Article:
On a hot summer day, throngs of sunscreen-lathered adults shuffled into bleachers amidst a racket. Over 20 dogs barked excitedly as they prepared to dive into the water to retrieve a toy.
Among them was a local Sammamish dog, Sweep — a mix of terrier, border collie, and whippet. She flew out to Ocala, Florida, with her handler Michelle Dundas, 46, to compete in the American Kennel Club (AKC) Diving Dogs Premier Cup on May 16.
Dundas has been playing dog sports for about 25 years. She started Sweep off with flyball, which is essentially a relay race of four dogs. After seeing Sweep really enjoy diving at the Puyallup Fair, Dundas decided to formally train Sweep in the sport of dock diving. Sweep, 8, took her first lessons at Gig Harbor’s Brown Dog University around six years ago.
“She loves water, and she loves to swim,” Dundas said.
Sweep trains in two diving events. One is distance and the other is air retrieve, where dogs grab a bumper suspended over water. She is a three-time national champion and also holds the world record of 19 feet in the air retrieve division. Sweep’s titles are recognized through the North American Diving Dogs (NADD), an organization in which AKC partnered with to hold the Premier Cup.
For the distance event, dogs run off a 40-foot-long dock and jump into a pool to retrieve a toy thrown by their handler. The event is similar to a long jump competition, where the furthest distance jump wins.
For the semifinals, each dog had two chances to jump, and the longest distance was used to determine ranking. The top 10 dogs qualified for the finals, which took place just an hour later.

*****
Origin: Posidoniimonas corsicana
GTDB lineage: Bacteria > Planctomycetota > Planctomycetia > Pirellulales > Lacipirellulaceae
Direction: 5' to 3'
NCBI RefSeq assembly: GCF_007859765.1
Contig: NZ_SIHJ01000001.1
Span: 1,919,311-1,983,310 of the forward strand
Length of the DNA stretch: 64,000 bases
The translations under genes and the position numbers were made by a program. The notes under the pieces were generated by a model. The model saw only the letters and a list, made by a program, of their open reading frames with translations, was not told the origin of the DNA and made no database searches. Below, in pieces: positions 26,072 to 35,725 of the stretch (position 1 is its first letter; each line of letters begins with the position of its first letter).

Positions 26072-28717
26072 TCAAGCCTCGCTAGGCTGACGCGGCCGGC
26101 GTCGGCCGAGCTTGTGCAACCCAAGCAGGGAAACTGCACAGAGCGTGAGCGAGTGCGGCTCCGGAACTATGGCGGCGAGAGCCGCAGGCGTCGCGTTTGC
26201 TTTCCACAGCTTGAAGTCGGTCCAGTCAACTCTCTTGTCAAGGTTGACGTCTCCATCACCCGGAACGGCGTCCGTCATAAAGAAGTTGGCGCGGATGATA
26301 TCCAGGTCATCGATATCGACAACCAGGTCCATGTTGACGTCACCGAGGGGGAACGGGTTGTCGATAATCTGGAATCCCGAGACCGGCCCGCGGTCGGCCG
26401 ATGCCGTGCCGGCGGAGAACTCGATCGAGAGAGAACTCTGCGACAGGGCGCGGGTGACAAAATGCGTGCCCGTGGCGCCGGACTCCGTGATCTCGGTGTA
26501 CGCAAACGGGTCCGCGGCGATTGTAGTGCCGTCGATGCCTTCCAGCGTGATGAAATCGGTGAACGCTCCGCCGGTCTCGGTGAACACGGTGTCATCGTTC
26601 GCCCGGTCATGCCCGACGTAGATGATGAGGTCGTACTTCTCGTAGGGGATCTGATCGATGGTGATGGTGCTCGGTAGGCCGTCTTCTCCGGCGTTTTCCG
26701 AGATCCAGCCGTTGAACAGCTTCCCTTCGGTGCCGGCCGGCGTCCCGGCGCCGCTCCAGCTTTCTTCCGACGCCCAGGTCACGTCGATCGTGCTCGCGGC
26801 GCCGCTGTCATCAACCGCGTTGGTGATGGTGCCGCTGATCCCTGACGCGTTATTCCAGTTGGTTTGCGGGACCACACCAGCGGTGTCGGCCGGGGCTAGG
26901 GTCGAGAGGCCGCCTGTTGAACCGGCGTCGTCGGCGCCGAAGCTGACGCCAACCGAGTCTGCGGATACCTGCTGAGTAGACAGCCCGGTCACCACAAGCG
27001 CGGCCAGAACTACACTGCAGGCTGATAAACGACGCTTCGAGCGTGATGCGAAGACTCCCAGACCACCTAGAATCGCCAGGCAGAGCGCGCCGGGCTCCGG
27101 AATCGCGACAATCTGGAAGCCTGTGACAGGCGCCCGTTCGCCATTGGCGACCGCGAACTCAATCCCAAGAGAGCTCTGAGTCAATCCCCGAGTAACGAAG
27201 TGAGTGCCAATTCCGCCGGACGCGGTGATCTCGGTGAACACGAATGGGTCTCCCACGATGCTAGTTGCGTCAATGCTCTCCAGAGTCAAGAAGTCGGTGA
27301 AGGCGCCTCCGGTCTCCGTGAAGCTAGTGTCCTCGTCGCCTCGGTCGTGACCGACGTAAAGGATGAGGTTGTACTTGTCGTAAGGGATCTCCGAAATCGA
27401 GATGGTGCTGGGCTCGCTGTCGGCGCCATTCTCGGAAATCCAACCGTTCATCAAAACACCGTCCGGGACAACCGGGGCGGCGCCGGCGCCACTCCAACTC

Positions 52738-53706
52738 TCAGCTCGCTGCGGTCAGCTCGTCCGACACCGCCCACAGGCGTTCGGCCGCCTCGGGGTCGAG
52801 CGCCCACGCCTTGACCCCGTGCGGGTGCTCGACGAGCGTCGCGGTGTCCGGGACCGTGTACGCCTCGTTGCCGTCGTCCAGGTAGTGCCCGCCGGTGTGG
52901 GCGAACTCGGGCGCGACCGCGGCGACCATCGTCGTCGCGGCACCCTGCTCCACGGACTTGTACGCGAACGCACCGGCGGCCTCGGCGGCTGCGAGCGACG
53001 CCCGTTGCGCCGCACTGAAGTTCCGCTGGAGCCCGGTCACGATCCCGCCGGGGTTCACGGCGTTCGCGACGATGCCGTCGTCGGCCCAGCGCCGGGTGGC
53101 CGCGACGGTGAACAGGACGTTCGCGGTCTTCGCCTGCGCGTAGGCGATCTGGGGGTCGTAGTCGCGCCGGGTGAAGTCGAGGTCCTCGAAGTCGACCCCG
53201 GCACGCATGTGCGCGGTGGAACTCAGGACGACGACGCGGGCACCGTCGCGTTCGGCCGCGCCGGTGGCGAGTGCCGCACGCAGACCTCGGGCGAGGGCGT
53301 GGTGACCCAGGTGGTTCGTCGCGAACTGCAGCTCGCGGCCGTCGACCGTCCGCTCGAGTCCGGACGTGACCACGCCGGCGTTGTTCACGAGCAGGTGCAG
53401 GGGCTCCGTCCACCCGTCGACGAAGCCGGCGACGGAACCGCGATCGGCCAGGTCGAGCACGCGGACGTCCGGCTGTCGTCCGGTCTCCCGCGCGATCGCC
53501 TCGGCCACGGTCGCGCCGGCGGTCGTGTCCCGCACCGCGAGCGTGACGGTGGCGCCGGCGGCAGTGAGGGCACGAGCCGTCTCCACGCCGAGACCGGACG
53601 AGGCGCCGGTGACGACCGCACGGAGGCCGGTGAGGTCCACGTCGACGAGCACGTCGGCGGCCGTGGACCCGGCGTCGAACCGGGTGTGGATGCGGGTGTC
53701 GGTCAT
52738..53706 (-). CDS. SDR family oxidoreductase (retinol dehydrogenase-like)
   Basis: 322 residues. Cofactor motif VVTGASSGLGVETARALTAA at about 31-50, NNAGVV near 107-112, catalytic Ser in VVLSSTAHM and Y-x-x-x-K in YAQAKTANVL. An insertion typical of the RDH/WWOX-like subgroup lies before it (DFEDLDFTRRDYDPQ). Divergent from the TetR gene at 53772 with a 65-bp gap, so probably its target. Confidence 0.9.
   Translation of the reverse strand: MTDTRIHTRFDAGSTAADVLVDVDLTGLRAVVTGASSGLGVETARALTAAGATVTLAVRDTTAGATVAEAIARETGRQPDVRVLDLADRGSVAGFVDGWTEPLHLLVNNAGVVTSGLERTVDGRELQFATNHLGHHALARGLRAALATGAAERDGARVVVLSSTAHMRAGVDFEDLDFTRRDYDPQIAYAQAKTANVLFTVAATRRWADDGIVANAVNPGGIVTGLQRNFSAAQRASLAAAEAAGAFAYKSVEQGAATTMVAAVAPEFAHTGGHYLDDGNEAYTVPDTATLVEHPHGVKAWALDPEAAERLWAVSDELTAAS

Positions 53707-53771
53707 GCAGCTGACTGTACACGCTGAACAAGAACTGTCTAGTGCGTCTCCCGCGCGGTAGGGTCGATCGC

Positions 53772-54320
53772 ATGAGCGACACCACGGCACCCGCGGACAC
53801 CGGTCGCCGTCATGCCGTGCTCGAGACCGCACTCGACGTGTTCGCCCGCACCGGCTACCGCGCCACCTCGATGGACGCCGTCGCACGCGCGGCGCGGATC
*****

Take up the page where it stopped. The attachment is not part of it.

As Sweep prepared to jump, sportscaster Carolyn Manno noted her “unusual stance.” Her front legs were crouched down while her hind legs were straight up. AKC reporter Bill Ellis added that Sweep’s stance reminded him of a sprinter.
This comparison was not surprising considering the stance’s origin.
“The stance that we were holding her in was a natural flyball pose,” Dundas said.
As flyball is a relay race, handlers hold their dogs by the hips and release them when it is their turn.
Sweep’s first dive was 22 feet and the second was 22 feet 3 inches. Those three inches allowed her to break away from the pack, where two other dogs tied for 10th place at 22 feet. Ranking 9th in the semifinals qualified Sweep for the final round.
In the final round, contestants were allowed only one attempt. Sweep was the second of 10 dogs to jump. Her final dive measured 21 feet 5 inches, which secured her a 9th place finish.
Since Sweep is a 16-inch dog, she normally competes with dogs no bigger than her. At this cup, she had to go up against all sorts of bigger dogs.
“I was really amazed,” said Dundas. “She did amazing making the top 10, being a little short stack.”